Q: Tell us about your time at smyal:
A: It was actually my priest—I was Episcopalian—my priest gave me a pamphlet for SMYAL and suggested I start going because I had a lot of questions and he was helping me sort through it. I really wanted to meet other peers and to understand more about myself. So, I started to go when I was 16. And I had no idea what to expect when I first got here. And walking up old, rickety stairs, I came to this room filled with people—it was this big circle of people, of varying and diverse backgrounds. It was interesting getting to talk with everybody and understand, sharing, struggles, that sort of thing. And also talk about safe sex, which I had never talked about, certainly from the LGBT angle, and understanding that I wasn’t alone, that this is something that a lot of people dealt with. I made a lot of friends at SMYAL, I met my high school boyfriend at SMYAL. We used to go out after SMYAL meetings, too. At the time, Dupont Circle was a very gay neighborhood (not so much anymore). We would go there and go to a coffee shop and talk for hours and hang out. It was great. It really helped me to accept myself and it really gave the courage that I would need because I was going to come out at school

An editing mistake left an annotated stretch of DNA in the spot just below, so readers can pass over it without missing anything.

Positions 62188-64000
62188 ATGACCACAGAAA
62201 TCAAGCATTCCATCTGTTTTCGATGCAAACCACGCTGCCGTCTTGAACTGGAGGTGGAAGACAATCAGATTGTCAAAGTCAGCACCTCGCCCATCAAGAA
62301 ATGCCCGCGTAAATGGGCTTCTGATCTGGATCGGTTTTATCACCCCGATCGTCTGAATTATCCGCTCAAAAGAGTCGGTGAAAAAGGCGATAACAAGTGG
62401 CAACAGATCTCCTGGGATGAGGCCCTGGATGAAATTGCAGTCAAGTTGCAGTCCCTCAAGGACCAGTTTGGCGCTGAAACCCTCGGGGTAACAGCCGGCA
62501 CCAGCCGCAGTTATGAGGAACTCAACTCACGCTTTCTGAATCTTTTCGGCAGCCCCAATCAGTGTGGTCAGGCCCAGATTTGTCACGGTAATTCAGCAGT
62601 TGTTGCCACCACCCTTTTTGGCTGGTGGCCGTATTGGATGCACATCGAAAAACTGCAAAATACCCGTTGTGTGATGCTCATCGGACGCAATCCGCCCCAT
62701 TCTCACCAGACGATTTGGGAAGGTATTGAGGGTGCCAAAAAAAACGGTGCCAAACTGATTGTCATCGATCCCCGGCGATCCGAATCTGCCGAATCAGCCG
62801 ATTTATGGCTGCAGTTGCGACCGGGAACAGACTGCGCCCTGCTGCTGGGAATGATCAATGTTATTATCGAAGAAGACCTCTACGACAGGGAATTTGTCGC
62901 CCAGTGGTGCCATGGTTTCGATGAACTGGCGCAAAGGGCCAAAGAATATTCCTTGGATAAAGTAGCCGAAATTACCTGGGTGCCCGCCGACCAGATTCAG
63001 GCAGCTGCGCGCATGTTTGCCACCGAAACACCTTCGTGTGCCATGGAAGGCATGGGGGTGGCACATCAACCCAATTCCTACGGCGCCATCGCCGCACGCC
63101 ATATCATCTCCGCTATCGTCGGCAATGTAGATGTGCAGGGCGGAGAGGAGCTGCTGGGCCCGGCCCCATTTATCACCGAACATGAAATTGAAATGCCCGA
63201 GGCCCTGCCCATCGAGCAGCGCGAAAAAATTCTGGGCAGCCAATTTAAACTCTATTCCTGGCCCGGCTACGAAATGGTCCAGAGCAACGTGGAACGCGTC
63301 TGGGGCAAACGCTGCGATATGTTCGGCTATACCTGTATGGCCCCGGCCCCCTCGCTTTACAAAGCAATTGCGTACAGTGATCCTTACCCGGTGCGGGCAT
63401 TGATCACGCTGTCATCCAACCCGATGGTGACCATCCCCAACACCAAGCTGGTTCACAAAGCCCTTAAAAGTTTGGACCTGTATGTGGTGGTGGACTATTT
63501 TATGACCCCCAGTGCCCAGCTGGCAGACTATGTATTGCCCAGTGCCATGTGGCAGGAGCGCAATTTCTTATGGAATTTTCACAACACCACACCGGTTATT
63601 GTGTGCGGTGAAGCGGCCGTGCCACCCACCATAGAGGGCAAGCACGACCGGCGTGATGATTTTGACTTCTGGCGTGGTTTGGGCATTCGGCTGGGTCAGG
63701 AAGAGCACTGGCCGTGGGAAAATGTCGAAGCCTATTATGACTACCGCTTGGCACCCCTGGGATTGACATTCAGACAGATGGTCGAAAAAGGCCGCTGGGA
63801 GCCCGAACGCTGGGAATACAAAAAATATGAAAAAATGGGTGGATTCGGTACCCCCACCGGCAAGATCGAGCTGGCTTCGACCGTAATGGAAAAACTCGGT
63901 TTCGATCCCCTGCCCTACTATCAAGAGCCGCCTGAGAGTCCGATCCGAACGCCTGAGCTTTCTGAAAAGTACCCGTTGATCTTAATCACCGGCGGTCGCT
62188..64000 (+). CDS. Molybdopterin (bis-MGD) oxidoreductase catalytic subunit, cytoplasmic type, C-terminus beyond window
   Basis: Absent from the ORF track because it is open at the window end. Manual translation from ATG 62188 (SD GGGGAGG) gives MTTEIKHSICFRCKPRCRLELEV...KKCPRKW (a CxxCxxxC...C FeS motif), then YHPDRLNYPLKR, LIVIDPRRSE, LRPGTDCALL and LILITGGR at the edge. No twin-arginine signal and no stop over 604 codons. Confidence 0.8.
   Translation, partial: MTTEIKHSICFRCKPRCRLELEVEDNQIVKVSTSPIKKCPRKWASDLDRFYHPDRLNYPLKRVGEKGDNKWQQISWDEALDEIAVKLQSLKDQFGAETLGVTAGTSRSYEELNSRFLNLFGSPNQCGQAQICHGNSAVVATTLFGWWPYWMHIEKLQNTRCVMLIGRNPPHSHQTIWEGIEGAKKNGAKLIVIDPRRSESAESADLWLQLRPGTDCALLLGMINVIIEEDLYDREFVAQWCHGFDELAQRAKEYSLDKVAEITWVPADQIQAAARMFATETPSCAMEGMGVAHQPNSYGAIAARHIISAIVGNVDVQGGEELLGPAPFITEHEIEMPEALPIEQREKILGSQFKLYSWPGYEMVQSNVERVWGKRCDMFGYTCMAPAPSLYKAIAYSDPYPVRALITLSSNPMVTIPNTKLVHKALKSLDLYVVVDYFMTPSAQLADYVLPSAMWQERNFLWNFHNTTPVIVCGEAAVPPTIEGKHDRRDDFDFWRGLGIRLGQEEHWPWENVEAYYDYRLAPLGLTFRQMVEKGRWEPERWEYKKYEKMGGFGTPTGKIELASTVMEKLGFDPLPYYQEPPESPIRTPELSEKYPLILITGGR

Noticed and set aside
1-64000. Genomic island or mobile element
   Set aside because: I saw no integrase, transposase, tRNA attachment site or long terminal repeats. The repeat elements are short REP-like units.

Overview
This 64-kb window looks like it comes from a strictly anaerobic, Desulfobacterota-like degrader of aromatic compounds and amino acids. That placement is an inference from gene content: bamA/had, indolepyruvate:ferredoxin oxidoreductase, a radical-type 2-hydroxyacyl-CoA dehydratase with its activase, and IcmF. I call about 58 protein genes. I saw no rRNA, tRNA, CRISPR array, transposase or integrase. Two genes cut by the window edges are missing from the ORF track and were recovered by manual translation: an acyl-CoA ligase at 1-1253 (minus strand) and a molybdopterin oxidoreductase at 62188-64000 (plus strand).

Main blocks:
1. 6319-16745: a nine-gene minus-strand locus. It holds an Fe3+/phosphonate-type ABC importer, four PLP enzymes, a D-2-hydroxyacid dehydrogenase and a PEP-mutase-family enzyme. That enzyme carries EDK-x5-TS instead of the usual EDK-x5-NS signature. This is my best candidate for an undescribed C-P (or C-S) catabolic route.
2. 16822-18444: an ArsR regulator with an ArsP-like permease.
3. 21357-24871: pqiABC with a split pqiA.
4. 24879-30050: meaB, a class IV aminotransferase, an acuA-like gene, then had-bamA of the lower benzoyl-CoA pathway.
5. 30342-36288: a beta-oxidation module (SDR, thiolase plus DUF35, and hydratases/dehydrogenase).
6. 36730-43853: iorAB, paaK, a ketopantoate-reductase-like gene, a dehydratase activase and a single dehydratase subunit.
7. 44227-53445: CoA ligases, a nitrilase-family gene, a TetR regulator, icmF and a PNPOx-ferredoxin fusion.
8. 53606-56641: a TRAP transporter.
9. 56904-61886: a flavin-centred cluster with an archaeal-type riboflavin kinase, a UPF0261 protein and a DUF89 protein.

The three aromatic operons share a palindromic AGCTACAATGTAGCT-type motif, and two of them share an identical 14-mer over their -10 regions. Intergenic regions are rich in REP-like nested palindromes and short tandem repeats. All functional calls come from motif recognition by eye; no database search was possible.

Q: Where are you now?
A:Today I live in Washington, DC sort of in the middle of politics, which is exciting to see. I am the photo editor of the Washington Blade, which is the nation’s oldest and one of the largest LGBT newspapers. I work on the campaign trail or in the House/Senate or White House. Anything that interests the LGBT community—taking photos and managing the photographers of the Blade. In my spare time, I create LGBT-themed music videos for Logo & YouTube.
Q: What advice would you give current smyal youth?
A: You are amazing! There are lots of people who have never met you, but care about you and want to see you thrive. Keep going to SMYAL, and find safe places so that you can gain the confidence you will need to be fiercely yourself.